The eicosanoids are oxygenation products of polyunsaturated long-chain fatty acids. They are ubiquitous in the animal kingdom and are also found—together with their precursors—in a variety of plants. They constitute a very large family of compounds that are highly potent and display an extraordinarily wide spectrum of biologic activity. Because of their biologic activity, the eicosanoids, their specific receptor antagonists and enzyme inhibitors, and their plant and fish oil precursors have great therapeutic potential.
|LTB, LTC||Leukotriene B, C, etc|
|LXA, LXB||Lipoxin A, B|
|NSAID||Nonsteroidal anti-inflammatory drug|
|PGE, PGF||Prostaglandin E, F, etc|
|PLA, PLC||Phospholipase A, C|
|TXA, TXB||Thromboxane A, B|
Arachidonic Acid & Other Polyunsaturated Precursors
Arachidonic acid (AA), or 5,8,11,14-eicosatetraenoic acid, the most abundant of the eicosanoid precursors, is a 20-carbon (C20) fatty acid containing four double bonds (designated C20:4–6). AA must first be released or mobilized from the sn-2 position of membrane phospholipids by one or more lipases of the phospholipase A2 (PLA2) type (Figure 18–1) for eicosanoid synthesis to occur. At least three classes of phospholipases mediate arachidonate release from membrane lipids: cytosolic (c) PLA2, secretory (s) PLA2, and calcium-independent (i) PLA2. Chemical and physical stimuli activate the Ca2+-dependent translocation of group IVA cPLA2, which has high affinity for AA, to the membrane, where it releases arachidonate. Multiple additional PLA2 isoforms (group VI iPLA2 and sPLA2 from groups IIA, V, and X) have been characterized. Under nonstimulated conditions, AA liberated by iPLA2 is reincorporated into cell membranes, so there is negligible eicosanoid biosynthesis. While cPLA2 dominates in the acute release of AA, inducible sPLA2 contributes under conditions of sustained or intense stimulation of AA production. AA can also be released by a combination of phospholipase C and diglyceride lipase.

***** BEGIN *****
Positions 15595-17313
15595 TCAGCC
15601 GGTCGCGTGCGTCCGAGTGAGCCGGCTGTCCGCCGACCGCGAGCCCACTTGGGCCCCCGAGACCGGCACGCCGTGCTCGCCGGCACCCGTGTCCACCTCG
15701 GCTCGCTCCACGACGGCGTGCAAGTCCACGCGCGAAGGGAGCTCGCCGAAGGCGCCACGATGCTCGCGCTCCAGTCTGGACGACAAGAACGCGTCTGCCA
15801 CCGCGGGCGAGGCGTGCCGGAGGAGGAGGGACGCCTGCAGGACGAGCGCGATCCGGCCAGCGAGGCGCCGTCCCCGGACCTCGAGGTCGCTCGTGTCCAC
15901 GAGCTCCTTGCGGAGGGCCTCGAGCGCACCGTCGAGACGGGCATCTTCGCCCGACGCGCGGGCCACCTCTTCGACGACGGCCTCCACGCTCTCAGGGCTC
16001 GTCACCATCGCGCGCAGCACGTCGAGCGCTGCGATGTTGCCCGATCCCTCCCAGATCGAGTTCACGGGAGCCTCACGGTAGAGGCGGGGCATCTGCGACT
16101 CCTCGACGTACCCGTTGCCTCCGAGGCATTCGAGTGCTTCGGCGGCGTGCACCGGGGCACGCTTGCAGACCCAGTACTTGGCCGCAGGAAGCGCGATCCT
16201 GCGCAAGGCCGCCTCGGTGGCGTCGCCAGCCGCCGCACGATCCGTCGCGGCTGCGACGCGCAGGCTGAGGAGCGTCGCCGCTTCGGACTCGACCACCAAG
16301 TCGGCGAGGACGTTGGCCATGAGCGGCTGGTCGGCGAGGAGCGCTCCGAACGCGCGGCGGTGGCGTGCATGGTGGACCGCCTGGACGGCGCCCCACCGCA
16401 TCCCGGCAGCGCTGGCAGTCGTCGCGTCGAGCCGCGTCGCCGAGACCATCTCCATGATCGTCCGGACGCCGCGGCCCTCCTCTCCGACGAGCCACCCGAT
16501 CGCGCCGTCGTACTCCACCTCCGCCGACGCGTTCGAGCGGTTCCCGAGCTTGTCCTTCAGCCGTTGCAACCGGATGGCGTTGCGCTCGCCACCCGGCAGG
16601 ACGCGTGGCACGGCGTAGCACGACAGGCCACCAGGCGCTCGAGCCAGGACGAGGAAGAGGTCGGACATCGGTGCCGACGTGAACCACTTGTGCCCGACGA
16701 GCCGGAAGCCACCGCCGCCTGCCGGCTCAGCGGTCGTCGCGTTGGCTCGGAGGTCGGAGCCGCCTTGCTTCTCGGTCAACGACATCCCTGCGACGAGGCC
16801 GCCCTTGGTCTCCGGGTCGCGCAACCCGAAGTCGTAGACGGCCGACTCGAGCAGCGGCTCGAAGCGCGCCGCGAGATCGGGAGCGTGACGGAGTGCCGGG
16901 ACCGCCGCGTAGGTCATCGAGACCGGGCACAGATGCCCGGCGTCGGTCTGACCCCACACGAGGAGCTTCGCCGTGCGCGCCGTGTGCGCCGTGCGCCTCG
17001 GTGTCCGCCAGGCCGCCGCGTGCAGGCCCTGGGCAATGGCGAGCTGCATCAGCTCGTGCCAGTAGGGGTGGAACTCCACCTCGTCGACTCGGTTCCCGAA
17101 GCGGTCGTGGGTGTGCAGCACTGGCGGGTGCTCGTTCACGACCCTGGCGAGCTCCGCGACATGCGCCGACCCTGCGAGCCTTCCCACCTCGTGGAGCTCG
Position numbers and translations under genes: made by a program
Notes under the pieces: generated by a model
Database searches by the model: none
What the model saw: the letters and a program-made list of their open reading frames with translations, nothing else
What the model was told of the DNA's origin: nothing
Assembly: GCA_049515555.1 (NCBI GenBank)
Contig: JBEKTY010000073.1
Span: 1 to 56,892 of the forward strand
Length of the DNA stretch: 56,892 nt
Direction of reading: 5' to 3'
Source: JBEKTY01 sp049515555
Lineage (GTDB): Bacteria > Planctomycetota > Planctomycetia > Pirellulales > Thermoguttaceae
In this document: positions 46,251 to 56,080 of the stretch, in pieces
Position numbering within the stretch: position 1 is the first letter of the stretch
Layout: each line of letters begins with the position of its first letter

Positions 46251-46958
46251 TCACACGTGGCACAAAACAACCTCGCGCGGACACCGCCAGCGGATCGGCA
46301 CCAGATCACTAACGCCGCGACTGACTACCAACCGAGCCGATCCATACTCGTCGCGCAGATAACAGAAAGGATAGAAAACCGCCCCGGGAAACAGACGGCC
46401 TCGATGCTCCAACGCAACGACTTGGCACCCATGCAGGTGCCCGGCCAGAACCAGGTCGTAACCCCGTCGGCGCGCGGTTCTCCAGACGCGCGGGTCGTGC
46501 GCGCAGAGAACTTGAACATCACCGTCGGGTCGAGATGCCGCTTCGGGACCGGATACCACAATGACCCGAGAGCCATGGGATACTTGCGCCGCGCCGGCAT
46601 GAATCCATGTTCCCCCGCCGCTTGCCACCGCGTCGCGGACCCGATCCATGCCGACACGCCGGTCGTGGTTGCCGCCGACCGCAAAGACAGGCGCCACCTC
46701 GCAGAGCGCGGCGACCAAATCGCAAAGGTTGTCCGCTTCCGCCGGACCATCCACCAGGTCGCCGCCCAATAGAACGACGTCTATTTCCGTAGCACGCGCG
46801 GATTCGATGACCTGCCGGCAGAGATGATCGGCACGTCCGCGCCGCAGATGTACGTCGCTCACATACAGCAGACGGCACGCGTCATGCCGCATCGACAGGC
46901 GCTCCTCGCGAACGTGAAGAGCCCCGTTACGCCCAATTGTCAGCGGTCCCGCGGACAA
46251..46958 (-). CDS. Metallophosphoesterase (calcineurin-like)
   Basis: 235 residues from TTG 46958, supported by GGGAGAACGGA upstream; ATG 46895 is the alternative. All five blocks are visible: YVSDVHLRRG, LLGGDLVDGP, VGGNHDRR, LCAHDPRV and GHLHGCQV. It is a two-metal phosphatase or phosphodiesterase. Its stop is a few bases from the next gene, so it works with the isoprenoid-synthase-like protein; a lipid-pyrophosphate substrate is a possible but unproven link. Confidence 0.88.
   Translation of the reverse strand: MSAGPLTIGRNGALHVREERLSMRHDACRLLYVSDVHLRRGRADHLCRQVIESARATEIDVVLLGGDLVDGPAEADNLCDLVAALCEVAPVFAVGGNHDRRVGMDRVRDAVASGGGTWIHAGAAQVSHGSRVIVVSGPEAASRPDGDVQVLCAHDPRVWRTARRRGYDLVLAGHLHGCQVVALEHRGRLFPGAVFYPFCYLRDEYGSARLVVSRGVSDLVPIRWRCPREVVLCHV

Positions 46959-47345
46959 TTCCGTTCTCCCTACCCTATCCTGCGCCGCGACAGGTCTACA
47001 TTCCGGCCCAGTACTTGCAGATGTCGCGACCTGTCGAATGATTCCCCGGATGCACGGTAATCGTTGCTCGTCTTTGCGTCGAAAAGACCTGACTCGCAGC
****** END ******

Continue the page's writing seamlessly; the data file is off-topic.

Pathways of arachidonic acid (AA) release and metabolism.
Following mobilization, AA is oxygenated by four separate routes: the cyclooxygenase (COX), lipoxygenase, P450 epoxygenase, and isoeicosanoid pathways (Figure 18–1). Among factors determining the type of eicosanoid synthesized are (1) the substrate lipid species, (2) the type of cell, and (3) the manner in which the cell is stimulated. Distinct but related products can be formed from precursors other than AA. For example, homo-γ-linoleic acid (C20:3–6) or eicosapentaenoic acid (C20:5–3, EPA) yields products that differ quantitatively and qualitatively from those derived from AA. This shift in product formation is the basis for using fatty acids obtained from cold-water fish or from plants as nutritional supplements in humans. For example, thromboxane (TXA2), a powerful vasoconstrictor ...